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A UK minister has disagreed with Welsh MPs who put it to him that Wales's electricity grid infrastructure was not fit for purpose. Greg Hands, Minister of State for Energy, Clean Growth and Climate Change, said he felt the grid was working well in Wales "within the constraints of the system".

But he said it would need a lot of investment to accommodate an anticipated doubling of demand by 2050 as more and more of the UK's transport and heating sectors were electrified. Mr Hands also said he did not foresee any gas supply issues this winter, and added that "all the pieces were aligning in a better place than before" for a new nuclear power station at Wylfa, Anglesey.

The minister was addressing the cross-party Welsh Affairs Committee, which is investigating grid capacity in Wales. He was told that some proposed renewable energy projects could not get a connection to the grid in Wales to get the electricity into homes and businesses. You can get more environment news and other story updates by subscribing to our newsletters here.

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Committee member Beth Winter MP said the "overwhelming evidence" it had received was that the grid in Wales was "severely constrained". She also cited last's month report by the Senedd's Climate Change, Environment and Infrastructure Committee, which said Wales's grid infrastructure was holding back renewable energy projects and was not fit for purpose. Mr Hands said: "I think the grid is fit for purpose and is doing well currently within the constraints of the system."

He added that it was "an absolute priority" for the UK Government that Wales was able to support the move to a low-carbon energy system. One of his officials said a lot of investment in transmission and distribution was being proposed by network operators to help power the expected growth of electric vehicles and heat pumps for homes, with a "significant chunk" of that in Wales.

Mr Hands said it was expected to cost in the region of £100 billion to £140 billion to upgrade Britain's grid between now and 2050 - the year the UK Government wants to get to net zero in emmissions. He said the grid system in Northern Ireland, which isn't part of Britain, was different. Ministers have indicated they want all new home heating systems to be low-carbon - in other words, not gas - by 2035, and sales of new petrol or diesel cars won't be allowed from 2030.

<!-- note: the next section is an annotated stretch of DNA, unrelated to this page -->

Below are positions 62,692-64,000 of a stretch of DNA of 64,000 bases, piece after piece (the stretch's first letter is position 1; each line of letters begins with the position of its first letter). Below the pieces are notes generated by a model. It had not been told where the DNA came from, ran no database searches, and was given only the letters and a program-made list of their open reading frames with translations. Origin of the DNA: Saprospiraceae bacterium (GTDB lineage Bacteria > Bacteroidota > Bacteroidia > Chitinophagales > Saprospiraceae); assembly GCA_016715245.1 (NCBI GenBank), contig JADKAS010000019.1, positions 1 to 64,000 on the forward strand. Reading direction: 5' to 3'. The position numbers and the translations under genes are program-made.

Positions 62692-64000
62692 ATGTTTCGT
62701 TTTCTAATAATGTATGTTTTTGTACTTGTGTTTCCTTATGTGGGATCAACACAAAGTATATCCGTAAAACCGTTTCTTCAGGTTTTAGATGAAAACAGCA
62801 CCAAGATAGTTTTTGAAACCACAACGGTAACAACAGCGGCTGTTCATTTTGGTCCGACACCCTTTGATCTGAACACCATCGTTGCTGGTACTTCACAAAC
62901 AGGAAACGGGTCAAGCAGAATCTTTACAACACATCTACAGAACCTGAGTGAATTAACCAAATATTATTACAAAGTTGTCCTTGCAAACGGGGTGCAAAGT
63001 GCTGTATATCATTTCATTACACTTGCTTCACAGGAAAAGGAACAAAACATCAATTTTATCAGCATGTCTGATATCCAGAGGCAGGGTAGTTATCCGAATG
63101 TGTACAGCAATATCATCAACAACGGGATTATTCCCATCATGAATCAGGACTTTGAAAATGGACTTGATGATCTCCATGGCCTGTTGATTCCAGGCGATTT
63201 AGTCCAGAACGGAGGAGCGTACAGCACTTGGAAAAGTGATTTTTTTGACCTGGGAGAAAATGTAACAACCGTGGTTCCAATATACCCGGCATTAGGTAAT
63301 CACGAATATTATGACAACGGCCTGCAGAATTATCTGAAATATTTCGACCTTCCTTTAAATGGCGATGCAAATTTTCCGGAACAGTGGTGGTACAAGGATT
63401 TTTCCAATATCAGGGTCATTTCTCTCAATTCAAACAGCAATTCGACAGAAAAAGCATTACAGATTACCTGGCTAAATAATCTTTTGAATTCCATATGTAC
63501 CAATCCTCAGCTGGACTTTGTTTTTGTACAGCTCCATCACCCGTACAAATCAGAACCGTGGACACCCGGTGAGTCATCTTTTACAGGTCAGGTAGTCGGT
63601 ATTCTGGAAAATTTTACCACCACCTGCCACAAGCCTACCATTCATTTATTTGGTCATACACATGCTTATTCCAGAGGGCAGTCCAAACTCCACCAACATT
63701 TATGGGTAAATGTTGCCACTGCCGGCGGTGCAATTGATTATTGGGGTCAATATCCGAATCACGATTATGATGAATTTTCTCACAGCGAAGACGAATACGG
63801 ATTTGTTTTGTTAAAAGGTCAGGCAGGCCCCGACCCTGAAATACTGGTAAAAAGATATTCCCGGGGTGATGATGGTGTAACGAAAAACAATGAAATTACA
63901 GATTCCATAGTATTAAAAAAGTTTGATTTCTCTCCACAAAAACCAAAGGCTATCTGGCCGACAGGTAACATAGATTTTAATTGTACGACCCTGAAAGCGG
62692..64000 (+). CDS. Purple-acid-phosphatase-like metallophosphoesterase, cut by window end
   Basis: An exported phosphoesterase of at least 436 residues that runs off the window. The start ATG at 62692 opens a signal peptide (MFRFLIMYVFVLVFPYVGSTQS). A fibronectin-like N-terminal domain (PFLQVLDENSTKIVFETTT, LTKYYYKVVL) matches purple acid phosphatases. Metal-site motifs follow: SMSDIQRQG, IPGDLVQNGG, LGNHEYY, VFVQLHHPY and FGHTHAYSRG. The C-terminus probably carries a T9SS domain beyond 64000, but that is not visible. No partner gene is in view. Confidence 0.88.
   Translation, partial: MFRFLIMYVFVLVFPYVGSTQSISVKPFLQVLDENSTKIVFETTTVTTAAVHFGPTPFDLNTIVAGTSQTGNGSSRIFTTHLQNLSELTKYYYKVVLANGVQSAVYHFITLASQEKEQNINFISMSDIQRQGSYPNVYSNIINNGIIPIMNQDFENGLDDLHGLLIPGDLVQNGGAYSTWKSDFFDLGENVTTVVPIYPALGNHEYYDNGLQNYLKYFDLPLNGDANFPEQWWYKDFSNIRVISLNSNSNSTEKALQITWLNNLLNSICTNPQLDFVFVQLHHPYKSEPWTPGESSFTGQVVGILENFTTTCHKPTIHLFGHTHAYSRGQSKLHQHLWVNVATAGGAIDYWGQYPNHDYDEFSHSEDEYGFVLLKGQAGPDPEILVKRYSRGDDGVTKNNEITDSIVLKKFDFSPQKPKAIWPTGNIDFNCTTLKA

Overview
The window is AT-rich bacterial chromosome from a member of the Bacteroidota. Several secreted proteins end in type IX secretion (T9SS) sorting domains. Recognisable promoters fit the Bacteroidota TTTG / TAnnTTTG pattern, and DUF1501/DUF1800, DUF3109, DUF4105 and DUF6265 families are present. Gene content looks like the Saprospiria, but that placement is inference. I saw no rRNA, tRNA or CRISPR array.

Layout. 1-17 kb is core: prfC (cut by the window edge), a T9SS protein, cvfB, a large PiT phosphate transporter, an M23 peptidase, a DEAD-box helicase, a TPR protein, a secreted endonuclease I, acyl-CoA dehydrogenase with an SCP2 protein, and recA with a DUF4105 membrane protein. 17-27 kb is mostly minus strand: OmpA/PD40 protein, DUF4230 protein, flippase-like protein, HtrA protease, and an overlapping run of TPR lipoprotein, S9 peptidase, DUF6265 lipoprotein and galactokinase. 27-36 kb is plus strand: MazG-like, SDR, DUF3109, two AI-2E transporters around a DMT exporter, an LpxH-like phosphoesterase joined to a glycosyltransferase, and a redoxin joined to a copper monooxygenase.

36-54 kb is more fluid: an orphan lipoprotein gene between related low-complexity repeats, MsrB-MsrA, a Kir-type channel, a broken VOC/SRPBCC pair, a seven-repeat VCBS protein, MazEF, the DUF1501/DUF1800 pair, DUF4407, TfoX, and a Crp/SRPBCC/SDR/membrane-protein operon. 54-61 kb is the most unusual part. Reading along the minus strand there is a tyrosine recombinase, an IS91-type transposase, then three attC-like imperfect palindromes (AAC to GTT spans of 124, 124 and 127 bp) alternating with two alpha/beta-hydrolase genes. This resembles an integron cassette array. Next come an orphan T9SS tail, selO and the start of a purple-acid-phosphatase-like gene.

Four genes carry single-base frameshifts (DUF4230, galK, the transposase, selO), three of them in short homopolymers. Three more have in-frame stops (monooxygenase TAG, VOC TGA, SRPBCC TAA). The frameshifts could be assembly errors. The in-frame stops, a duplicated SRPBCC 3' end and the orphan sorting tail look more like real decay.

Committee chairman, Stephen Crabb MP, put it to Mr Hands that developers keen to build floating wind farms in the Celtic Sea had told the committee they would have to connect to North Devon rather than West Wales due to a lack of grid infrastructure.

Mr Hands said floating wind farms were still "a relatively nascent technology" and that connection opportunities in West Wales were being explored as part of an overarching plan to support a quadrupling of offshore wind capacity between now and 2030 in Britain. He said Wales was "a fantastic place" for renewable energy production and that better job prospects would follow from this.

The Welsh Government has said it wants the equivalent of 70 per cent of Wales’ electricity demand to be met from renewable sources by 2030. A recently published UK Government strategy sets out a 95 per cent target, including nuclear, for Britain by 2030.

A regional energy plan for Swansea, Carmarthenshire, Neath Port Talbot and Pembrokeshire published earlier this year envisages a 50% increase in onshore wind capacity by 2035, a 200% rise in solar power, a fourteen-fold rise in offshore wind, plus new tidal energy projects. In his responses, Mr Hands also said hydrogen would play a "big role" in Britain's future energy needs.

Asked by Mr Crabb how tight gas supplies might become this winter, he said: "We don't have a gas supply issue in this country - we do have a price issue." Mr Hands said around 50% of the UK's gas came from the UK continental shelf, with the rest bought in from the world market. Around three to four per cent came from Russia, he said, although that number was decreasing.

Mr Crabb asked if it was the case that Government officials were considering a worst-case scenario of gas rationing for large industries this winter, to which Mr Hands replied: "No, we haven't got any plans, proposals, for any rationing." He added that he did not want the UK to become a big importer of liquefied natural gas from overseas because the gas had two-and-a-half times the "embedded emissions" as gas extracted closer to home.

Mr Hands spoke about the possible contribution of tidal energy to the country's electricity needs, and he said was confident that costs could come down, as they had with wind power. Swansea West MP Geraint Davies asked if he had looked at the tidal lagoon project proposed for Swansea Bay, known now as Blue Eden, and suggested that the case for tidal was strengthened by the increased price of uranium - the fuel needed for nuclear power.

"I am always keen to look at proposals," said Mr Hands. But he said he did not see a direct link between higher uranium prices and the case for tidal energy schemes.

Moving onto the wider discussion about a possible new nuclear power station at Wylfa, Mr Hands reiterated that Wylfa was one of the potential new sites mentioned in the UK Government's latest energy security strategy.

He said Wylfa had "really strong support at the highest levels" and that a practical difference had been made in terms of financing such projects with the passing of the Nuclear Energy (Financing) Act. "All the pieces are aligning in a better place than before," he said.

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